This submission is from Catholic Health Australia (CHA). CHA is Australia’s largest non-government grouping of health, community, and aged care services accounting for around 10% of hospital based healthcare in Australia. Our members also provide around 30% of private hospital care, 5% of public hospital care, 12% of aged care facilities, and 20% of home care and support for the elderly. Approximately 80,000 people work in the Catholic health and aged care sector.
Thank you for the opportunity to contribute to the Senate Education and Employment Legislation Committee Inquiry into the Migration Amendment (Skilling Australians Fund) Bill 2017 and the Migration (Skilling Australians Fund) Charges Bill 2017.
Catholic Health Australia (CHA) represents Australia’s largest non-government grouping of hospitals, aged and community care services, providing approximately 10 per cent of hospital and aged care services in Australia. CHA represents more than 77 hospitals which account for more than 25 per cent of Australia’s private hospital beds and around 5 per cent of Australia’s public hospital beds. Our organisations together employ more than 82, 000 people and approximately ¾ of them are women.
This submission was drafted and lodged by the Australian Catholic Bishops Conference following consultation with various stakeholders, including Catholic Health Australia.
This submission is from the Australian Catholic Bishops Conference (ACBC). The ACBC is a permanent institution of the Catholic Church in Australia and the instrumentality used by the Australian Catholic Bishops to act nationally and address issues of national significance.
Catholic Health Australia (CHA) is Australia’s largest non-government grouping of health, community, and aged care services accounting for around 10 percent of hospital-based healthcare in Australia. Our members also provide around 30 percent of private hospital care, 5 percent of public hospital care, 12 percent of aged care facilities, and 20 percent of home care and support for the elderly.
Australia has one of the best health systems in the world, repeatedly ranking in the top ten worldwide. The Commonwealth Fund, an independent United States (US) think tank, released a report in July 2017 that ranked Australia’s health system second overall when compared with 11 other high income countries.1 Australia ranked number one when it came to health outcomes, demonstrating the high quality care our system is able to provide.
Catholic Health Australia (CHA) is pleased to respond to the Department of Health’s Private Health Insurance (PHI) reforms forum that was held in December 2017. CHA members support the Department’s approach to hold an open and transparent forum with health stakeholders to consider the recent private health reforms with potential impacts on the health system.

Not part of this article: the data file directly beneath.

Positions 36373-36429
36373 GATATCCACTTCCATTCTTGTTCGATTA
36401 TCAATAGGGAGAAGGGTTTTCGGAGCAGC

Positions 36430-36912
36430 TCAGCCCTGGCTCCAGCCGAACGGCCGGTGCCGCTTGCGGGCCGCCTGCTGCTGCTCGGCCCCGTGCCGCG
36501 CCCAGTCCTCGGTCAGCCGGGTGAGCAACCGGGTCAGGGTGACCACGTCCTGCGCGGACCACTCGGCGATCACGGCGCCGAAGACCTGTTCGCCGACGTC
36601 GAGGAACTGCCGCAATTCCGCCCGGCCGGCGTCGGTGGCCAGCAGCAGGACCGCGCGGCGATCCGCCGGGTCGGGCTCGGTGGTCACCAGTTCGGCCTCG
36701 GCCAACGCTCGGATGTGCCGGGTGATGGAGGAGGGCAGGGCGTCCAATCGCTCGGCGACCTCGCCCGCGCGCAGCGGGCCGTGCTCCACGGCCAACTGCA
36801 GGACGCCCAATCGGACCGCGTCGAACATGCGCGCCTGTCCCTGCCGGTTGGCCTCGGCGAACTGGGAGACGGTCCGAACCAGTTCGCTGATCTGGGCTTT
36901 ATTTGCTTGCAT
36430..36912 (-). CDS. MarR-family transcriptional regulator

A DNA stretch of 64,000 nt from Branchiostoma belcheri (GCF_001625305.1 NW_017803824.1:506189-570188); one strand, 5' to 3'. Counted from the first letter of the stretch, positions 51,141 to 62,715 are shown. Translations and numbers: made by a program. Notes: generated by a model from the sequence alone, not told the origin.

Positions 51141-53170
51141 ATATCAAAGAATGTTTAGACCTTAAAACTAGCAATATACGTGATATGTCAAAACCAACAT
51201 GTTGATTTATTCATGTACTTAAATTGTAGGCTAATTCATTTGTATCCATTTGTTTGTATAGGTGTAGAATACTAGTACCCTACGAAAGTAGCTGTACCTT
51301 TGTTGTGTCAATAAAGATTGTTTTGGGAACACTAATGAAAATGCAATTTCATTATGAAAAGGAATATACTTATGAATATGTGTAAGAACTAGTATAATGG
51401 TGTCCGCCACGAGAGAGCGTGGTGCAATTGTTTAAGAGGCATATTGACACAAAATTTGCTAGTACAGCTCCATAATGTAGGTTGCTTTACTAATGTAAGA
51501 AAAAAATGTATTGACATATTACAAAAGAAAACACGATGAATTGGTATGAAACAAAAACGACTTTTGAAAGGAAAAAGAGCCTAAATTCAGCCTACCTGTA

CHA is Australia’s largest non-government not-for-profit grouping of health, community, and aged care services accounting for around 10% of hospital based healthcare in Australia. Our members also provide around 30% of private hospital care, 5% of public hospital care, 12% of aged care facilities, and 20% of home care and support for the elderly. CHA values the goal of a health system that respects human dignity, is person-centred, supports vulnerable populations, and supports the appropriate stewardship of resources. Our members invest heavily in expanding services to those in need and represent one of the predominant groups for private hospital services in regional and rural areas. As the largest grouping of not-for-profit hospitals and aged care services in Australia, we hope our feedback will provide valuable insight for the Department through the next stage of reforms.
This is a joint submission from Catholic Social Services Australia (CSSA) and Catholic Health Australia (CHA). Our comments are made in association with the detailed submission of St Vincent’s Health Australia, the forefront hospital and health provider in the treatment of drug addiction, and a member of CHA.
Both CSSA and CHA are strongly opposed to compulsory drug testing in trial sites (Schedule 12) and measures that target people with drug and alcohol addiction (Schedule 13 and 14). We also oppose the punitive measures proposed under the targeted compliance framework (Schedule 15).
Catholic Health Australia's (CHA) latest report titled Upsetting the Balance: How the Growth of Private Patients in Public Hospitals is Impacting Australia’s Health System is the not-for-profit Catholic hospital sector’s response to concerns about the significant increase in private patients in public hospitals. It finds that the trend is having a damaging effect on patients, stakeholders, as well as the balance of Australia’s mixed model health system, and ultimately, the universality of Medicare.
The report finds growing inequity between public and private patients, with private patients receiving a number of inducements in some public hospitals that are not available to public patients. There is also evidence that, on average, public patients are waiting more than twice as long as private patients for elective surgeries in public hospitals.
Catholic Health Australia (CHA) is pleased to note that a targeted review of prostheses was a recommendation from the Senate Inquiry into Community Affairs (Price regulations associated with the Prostheses List framework) report (11 May 2017).
While acknowledging that the intent of the draft proposal was to outline an indicative approach, CHA would like to highlight the a number of considerations for inclusion into any framework going forward, with particular emphasis upon utilising an evidence-based, and rigorous review process – without pricing deliberations.
Follow this link to read the submission.